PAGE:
The amazing adventures of Doug Hughes

Archive for October, 2009

How To Deploy From SVN to Staging and Production Using Ant4CF

I received the following question in email this morning and I thought it would create a pretty good blog entry:

Hi Doug,

Thanks for the meetup presentation for Ant. I’m getting into SVN and ANT at the moment and was looking for some advice on my setup.

I have a dev server with an SVN repo, a staging server and a live server. What is the best way to upload changes from dev to staging. It would be individual files and folders rather than the whole application. Do you think FTP from the repo to staging, if thats possible?

Many Thanks

This is a variation on a fairly common question I get about how we deploy applications at Alagad. It seems that a lot of people have applications that are made up of lots of files. I get the impression that they’re used to working in an environment where, when deploying their application, they only deploy the files that have been modified.

I vaguely remember this approach from before I fully embraced source code control, but honestly it’s such a foreign concept to me that I almost want to simply ignore it.

I assure you that at Alagad we have worked on some very large applications made up of thousands of files. And yes, it can take time to check the application out of Subversion into staging or production. However, usually those three servers are on the same network, or at least are on networks that have significant connections to the Internet. This generally means it will only take a few minutes to get the files for the deployment out of subversion.

The other point is that I’d rather feel really confident that my entire application is deployed correctly. Deploying only a few files would make me nervous that something subtle was missed. By doing a blanket update of everything I know I have the latest of everything.

So, a simple Ant4CF build script to do what I suggest would look like these two files.

First, this is the local build.xml file. This file has two targets, BuildStaging (the default) and BuildProduction. For the same of simplicity I’ve assumed that these are two different servers that are setup exactly the same. This means I can use the same build.remote.xml file for both servers.

In the real world there’s a good chance that you will have some configuration differences between staging and production and my either execute different targets in the build.remote.xml file or would have two completely separate build scripts.


<project default="Build" name="Build Script">

    <target name="Build">
        <!-- if we don't specify a target when we run this script the default target will ask us which one we want. The default will be BuildStaging -->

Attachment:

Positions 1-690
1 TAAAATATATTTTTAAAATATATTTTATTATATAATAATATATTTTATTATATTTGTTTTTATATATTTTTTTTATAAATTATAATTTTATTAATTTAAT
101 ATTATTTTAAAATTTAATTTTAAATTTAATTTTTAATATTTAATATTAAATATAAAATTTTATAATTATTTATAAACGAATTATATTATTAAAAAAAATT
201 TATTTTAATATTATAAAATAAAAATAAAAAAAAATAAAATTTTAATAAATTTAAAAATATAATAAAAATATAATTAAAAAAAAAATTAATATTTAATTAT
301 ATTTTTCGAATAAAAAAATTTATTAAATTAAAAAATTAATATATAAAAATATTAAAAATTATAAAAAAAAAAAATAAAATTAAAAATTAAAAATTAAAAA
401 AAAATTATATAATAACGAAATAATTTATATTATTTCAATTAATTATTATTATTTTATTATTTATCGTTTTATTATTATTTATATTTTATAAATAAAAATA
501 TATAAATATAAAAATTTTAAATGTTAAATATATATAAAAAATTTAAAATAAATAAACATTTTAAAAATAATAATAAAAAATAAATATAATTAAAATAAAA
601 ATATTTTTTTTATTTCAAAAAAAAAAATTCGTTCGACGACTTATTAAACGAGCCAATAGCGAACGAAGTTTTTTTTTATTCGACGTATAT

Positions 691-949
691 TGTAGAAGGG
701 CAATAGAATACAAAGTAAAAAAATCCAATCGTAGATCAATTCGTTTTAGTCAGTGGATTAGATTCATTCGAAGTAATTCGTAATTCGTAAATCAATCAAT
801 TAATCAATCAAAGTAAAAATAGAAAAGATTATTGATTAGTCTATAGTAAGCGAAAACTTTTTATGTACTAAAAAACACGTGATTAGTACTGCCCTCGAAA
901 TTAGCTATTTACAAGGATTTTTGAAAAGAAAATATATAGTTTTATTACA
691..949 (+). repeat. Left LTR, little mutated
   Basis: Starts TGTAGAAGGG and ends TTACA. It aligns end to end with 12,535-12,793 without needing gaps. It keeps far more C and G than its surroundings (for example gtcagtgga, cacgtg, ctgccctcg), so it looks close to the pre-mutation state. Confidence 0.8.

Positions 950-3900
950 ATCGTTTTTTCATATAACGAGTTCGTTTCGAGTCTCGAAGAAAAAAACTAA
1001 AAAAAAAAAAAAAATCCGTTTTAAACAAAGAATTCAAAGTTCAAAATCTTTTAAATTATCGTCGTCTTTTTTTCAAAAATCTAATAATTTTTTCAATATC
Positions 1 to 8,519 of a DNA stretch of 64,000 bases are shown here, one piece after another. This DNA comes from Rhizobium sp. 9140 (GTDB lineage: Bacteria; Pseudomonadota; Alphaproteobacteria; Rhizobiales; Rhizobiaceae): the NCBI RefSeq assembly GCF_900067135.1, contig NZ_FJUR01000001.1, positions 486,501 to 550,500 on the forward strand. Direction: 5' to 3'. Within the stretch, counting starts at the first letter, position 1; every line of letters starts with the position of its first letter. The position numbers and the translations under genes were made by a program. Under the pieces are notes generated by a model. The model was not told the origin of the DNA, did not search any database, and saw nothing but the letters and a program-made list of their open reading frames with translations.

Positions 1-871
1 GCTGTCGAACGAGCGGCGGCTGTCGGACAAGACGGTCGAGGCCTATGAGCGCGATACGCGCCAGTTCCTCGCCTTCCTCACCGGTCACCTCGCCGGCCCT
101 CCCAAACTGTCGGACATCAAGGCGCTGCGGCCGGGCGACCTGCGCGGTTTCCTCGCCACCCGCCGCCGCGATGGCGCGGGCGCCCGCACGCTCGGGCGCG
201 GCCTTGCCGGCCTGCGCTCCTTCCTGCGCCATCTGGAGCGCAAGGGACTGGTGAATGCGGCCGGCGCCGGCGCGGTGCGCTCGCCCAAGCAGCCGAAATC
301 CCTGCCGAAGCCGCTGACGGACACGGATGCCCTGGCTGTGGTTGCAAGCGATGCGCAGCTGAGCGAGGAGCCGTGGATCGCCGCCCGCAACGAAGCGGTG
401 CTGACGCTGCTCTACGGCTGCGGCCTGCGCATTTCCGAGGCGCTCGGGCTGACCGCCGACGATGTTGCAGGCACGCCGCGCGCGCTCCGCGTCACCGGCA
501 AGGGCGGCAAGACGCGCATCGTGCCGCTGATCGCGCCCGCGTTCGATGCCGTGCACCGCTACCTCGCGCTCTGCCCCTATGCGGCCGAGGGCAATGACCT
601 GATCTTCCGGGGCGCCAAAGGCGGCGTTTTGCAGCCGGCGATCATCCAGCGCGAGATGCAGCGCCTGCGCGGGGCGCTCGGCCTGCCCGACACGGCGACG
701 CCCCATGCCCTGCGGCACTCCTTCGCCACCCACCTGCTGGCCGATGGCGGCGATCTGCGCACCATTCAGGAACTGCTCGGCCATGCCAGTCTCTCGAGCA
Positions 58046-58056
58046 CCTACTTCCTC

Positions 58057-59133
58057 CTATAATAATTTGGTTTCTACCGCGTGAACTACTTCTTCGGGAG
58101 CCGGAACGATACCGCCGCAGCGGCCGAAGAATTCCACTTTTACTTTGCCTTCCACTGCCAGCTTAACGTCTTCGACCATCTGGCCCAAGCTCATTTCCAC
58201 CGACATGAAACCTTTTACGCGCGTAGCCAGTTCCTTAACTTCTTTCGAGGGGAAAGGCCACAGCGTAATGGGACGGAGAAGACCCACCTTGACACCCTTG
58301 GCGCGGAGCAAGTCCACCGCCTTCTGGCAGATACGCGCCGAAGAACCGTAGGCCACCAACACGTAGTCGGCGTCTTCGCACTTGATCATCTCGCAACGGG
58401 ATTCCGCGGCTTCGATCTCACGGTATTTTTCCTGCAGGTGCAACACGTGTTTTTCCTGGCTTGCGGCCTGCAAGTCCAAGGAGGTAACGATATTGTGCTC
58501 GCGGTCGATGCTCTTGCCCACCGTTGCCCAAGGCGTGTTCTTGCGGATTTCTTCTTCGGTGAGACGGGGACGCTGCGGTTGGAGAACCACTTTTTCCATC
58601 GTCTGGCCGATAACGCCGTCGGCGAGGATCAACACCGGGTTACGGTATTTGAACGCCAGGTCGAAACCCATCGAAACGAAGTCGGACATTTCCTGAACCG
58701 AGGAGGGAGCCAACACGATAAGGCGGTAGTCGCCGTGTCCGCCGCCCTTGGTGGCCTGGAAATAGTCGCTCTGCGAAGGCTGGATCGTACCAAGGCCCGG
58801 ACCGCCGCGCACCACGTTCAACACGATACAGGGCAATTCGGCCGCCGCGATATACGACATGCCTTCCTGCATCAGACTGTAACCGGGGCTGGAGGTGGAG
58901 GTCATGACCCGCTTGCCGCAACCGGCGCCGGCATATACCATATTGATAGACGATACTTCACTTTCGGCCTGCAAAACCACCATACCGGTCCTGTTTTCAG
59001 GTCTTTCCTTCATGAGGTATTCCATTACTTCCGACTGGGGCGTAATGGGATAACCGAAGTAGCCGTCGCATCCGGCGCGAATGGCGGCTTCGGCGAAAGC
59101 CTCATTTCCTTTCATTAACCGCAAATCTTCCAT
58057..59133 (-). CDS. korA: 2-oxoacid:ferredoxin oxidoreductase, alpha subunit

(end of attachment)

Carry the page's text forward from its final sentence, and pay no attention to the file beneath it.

<input addproperty="target" defaultvalue="BuildStaging" message="Which target do you wish to run?" validargs="BuildStaging,BuildProduction"/>
        <!-- call the target chosen -->

        <antcall target="${target}"/>

    <target name="BuildStaging">
        <antcall target="RunBuild">
            <!-- this property sets which server the build script will be run on (staging) -->

            <param name="ant4cfUrl" value=""/>

    <target name="BuildProduction">
        <antcall target="RunBuild">
            <!-- this property sets which server the build script will be run on (production) -->

            <param name="ant4cfUrl" value=""/>

    <target name="RunBuild">

        <!-- if the ant4cfUrl property is not set, then fail this script -->

        <fail message="Please run the BiildProduction or BuildStaging target." unless="ant4cfUrl"/>
        <!-- output which url we're using to build -->

        <echo message="Building via URL: ${ant4cfUrl}"/>

        <!-- Gather usernames and passwords for the cfadmin and svn -->

        <input addproperty="cfAdminPassword" message="Please enter CFAdmin password:"/>
        <input addproperty="svnUsername" message="Please enter SVN username:"/>
        <input addproperty="svnPassword" message="Please enter SVN password:"/>

        <!-- define the tasks for ant4cf -->

        <taskdef classname="com.alagad.ant4cf.Configure" classpath="antlib/ant4cf-java-2.0-SNAPSHOT-jar-with-dependencies.jar" name="configure"/>
        <taskdef classname="com.alagad.ant4cf.RemoteAnt" classpath="antlib/ant4cf-java-2.0-SNAPSHOT-jar-with-dependencies.jar" name="remoteant"/>

        <!-- configure ant4cf to deploy to your staging server -->

        <configure adminPassword="${cfAdminPassword}" ant4cfUrl="${ant4cfUrl}"/>
        <!-- run the remote ant script on staging -->

        <remoteant antfile="build.remote.xml" properties="cfAdminPassword,svnUsername,svnPassword,dsnPassword" timeout="240"/>


<project default="BuildRemote" name="Remote Build Script">

    <target name="BuildRemote">

        <!-- get the app from subversion -->

        <echo message="Export App out of SVN"/>
        <exec executable="svn" failifexecutionfails="true">
            <arg line="export --username ${svnUsername} --password ${svnPassword} --force"/>


This example is somewhat different from a lot of the other examples I’ve shown mainly because the build script lets you choose which site to build, staging or production. This means you can run the script by simply running the command “ant”, or you can manually choose a target with “ant BuildStaging” or “ant BuildProduction”.

The file is, for the sake of this example, extremely simple. All it does is check out the entire application from SVN and dump it into the webroot. We’re not using any Ant4CF features remotely so I don’t even define those tasks. In a typical script I like to insure that the application and server is configured correctly, but that wasn’t the question.

So, that’s how I’d deploy to staging or production. But, what if you really only want to deploy files that have changed in subversion? That’s a more of a challenge. And honestly, not one I’ve taken on before.

I spent much of the day today trying to write a service in CF that would export only the files which had changed between specified revision numbers in SVN. After about 150 lines of code I decided to throw in the towel on this.

My goal had been to create a new service that would take the SVN url, revision range, and other related information. Then, using the “svn log” command get a lits of the files that had changed. I could then loop over the files and export each one individually.